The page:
- American Library Association. (January 22, 2008). Professional Ethics. Washington, D.C.: American Library Association. Retrieved from http://www.ala.org/tools/ethics
- Reichman, H. (2016). Academic freedom and the common good: A review essay. AAUP Journal of Academic Freedom, 7, 1-19. Retrieved from https://www.aaup.org/JAF7/academic-freedom-and-common-good-review-essay
Academic Freedom and Censorship
Academic freedom affects all areas of academia as well as the broader community. These articles and explicit value statements discuss recent issues in academic freedom. One article discusses Cambridge University Press’ removal of more than 300 articles from journals in China. This comes from the request of the Chinese government. In a statement, they claimed that “it had done so to safeguard its other publications.”
Intellectual Freedom is among the core values for the Association of American University Presses. The AAUP partners with other organizations to protect Intellectual Freedom. Some of these organizations include the ALA Office for Intellectual Freedom, National Coalition Against Censorship, AAP Freedom to Read, and International Freedom to Publish Committees.
The National Coalition Against Censorship was formed in 1973, with a mission “to promote freedom of thought, inquiry and expression and oppose censorship in all its forms.” This alliance of more than 50 national non-profit organizations provides support to local communities facing censorship issues. Their mission, values, and current issues are available on the website.
The International Publishers Association defends the freedom to publish, and sees publishers in a unique position to enable freedom of expression by disseminating and distributing the works of others.
- Association of University Presses. (n.d.). Intellectual Freedom. Retrieved from http://www.aupresses.org/policy-areas/intellectual-freedom
- International Publishers Association. (2014). IPA freedom to publish manifesto. Retrieved from https:///www.internationalpublishers.org/freedom-to-publish/ipa-freedom-to-publish-manifesto
- Johnson, I. (August 18, 2017). Cambridge University Press removes academic articles on Chinese site. The New York Times, p. A7. Retrieved from https://www.nytimes.com/2017/08/18/world/asia/cambridge-university-press-academic-freedom.html
- National Coalition Against Censorship. (2017). Retrieved from http://ncac.org/
- National Coalition Against Censorship. (2017). Hate Speech. Retrieved from http://ncac.org/issue/hate-speech
Intellectual Freedom in Industry-Sponsored Research and Publishing
The connection between academia and industry-sponsored research is not new. The resources below address some examples of academic freedom and industry-sponsored research or provide resources to proceed with industry-sponsored research. As library publishers, librarians are within the societal construct of the academy. It is worth looking at, and thinking about, the principles behind the relations of the academy and industry in order to help make informed decisions to their publishing practices.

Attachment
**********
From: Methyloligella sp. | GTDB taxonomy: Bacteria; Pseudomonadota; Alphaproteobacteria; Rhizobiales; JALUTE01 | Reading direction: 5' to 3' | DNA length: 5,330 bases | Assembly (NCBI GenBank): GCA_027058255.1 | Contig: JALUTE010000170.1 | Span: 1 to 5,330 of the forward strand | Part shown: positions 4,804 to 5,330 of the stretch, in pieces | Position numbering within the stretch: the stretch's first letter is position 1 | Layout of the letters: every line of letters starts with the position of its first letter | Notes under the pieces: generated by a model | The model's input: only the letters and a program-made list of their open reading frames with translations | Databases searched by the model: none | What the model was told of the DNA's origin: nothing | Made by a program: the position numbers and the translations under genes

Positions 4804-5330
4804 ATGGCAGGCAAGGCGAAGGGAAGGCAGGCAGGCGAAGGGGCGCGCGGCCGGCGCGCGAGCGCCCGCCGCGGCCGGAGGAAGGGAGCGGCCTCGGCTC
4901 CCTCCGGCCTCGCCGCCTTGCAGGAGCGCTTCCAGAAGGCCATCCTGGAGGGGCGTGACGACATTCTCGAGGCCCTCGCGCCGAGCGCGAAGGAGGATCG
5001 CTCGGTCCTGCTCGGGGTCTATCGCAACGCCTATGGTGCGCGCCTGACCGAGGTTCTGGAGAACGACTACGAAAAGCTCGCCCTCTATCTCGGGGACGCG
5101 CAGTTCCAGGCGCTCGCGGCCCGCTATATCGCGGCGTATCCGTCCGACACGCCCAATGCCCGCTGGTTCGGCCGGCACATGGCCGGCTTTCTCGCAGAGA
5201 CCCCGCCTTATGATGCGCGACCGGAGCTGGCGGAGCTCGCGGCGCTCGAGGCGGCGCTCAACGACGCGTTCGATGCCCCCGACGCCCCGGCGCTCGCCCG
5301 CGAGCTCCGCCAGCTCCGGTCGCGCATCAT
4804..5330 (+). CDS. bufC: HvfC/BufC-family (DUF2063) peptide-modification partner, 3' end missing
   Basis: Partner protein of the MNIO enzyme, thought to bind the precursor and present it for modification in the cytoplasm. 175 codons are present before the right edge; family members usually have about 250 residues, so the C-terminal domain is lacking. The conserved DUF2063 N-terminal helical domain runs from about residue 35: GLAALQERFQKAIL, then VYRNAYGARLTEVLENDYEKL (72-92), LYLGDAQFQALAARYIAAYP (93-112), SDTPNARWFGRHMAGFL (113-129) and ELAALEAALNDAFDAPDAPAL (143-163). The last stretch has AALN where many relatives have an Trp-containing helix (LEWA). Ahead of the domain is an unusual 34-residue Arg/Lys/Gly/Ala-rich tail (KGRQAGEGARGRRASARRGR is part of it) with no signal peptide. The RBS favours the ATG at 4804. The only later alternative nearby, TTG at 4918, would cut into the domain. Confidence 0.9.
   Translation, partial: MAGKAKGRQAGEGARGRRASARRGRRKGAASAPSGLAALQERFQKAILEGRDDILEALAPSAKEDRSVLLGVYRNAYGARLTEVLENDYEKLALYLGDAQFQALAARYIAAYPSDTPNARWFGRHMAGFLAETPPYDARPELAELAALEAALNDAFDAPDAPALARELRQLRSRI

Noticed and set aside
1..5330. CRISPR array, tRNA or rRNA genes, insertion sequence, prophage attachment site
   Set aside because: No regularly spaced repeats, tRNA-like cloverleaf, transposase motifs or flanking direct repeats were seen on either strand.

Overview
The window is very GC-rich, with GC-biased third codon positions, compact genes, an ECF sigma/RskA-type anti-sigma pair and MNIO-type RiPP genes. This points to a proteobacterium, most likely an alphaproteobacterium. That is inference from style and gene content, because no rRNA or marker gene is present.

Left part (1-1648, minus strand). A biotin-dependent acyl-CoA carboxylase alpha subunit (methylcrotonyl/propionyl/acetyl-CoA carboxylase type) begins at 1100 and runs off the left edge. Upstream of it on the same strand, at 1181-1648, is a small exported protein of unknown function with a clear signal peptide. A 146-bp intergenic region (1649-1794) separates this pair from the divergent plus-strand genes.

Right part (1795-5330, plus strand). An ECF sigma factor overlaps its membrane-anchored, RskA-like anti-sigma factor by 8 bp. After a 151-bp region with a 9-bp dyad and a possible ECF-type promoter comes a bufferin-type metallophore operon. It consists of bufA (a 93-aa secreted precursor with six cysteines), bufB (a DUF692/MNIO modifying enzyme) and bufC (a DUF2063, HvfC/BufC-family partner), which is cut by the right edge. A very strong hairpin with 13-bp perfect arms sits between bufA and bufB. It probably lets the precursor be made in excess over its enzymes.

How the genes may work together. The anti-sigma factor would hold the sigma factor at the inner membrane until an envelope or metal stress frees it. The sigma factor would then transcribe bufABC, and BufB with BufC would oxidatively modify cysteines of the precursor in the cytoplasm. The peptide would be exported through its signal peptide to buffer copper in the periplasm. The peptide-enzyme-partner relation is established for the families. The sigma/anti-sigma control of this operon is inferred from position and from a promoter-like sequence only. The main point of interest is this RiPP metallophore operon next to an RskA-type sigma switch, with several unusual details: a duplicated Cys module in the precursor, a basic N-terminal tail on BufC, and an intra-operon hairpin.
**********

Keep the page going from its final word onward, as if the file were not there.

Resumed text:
- Axelson, O., Balbus, J.M., Cohen, G., et al. (2003). Correspondence about publication ethics and regulatory toxicology and pharmacology. International Journal of Occupational and Environmental Health, 9(4), 386–391. https://doi.org/10.1179/oeh.2003.9.4.386
- Bailar, J. C., Cicolella, A., Harrison, R., et al. (2007). IBM, Elsevier Science, and academic freedom. International Journal of Occupational and Environmental Health, 13(3), 312–317. http://dx.doi.org/10.1179/oeh.2007.13.3.312
This article provides an example of the complications stemming from corporate sponsored research. In this case, IBM sponsored research looking into a large portion of employees dying of cancer. The research, which affirmed that there was a likely link between the causes of cancer and working at IBM, was not published by Elsevier. Though Elsevier claimed that the reason for not publishing the article was due to the journal only publishing review articles, Bailar et. al assert that it was not published because of pressure from industry.
- Stone, V. J., & American Association of University Professors. (2014). Recommended principles to guide academy-industry relationships. Champaign: University of Illinois Press.
This monograph looks into the principles guiding academic and industry relationships. Of particular interest is the Summary of Recommendations which provide a shorter listing of the recommendations made through the rest of the document.
Intellectual freedom is a core value of the American Library Association and the Association of American University Presses. However, hate speech is a special class of expression that is not always protected by the First Amendment.
- Pearson, G., & Lowry, H. (2000). Hating hate speech: Debating freedom and tolerance in the Chicago IFRT program. IFRT Report, 46, 1–3. Retrieved from http://www.ala.org/Template.cfm?Section=ifissues&Template=/ContentManagement/ContentDisplay.cfm&ContentID=164250
This report by the Intellectual Freedom Round Table Program gives a very brief overview of the arguments in support and opposition of depriving hate speech from the protections of the First Amendment. It includes a curated list of selected readings, as well as a list of important cases—the legal history—relevant to Hate Speech and the First Amendment.
The recommendations in this section draw on the resources above to provide guidance to library publishers looking for concrete, actionable steps they can take in this area. They are by no means the only place to start, and they may not be feasible or appropriate in all situations, but they may provide a good a starting point for many libraries.
- Library publishing programs should develop a policy or statement fully supporting academic freedom. The use of the American Association of University Professors definition of academic freedom is encouraged.
- Be prepared to work with editors of library supported open access publications regarding academic and intellectual freedom by having regular conversations with library staff, faculty, and administrators. These conversations should cover topics discussed above.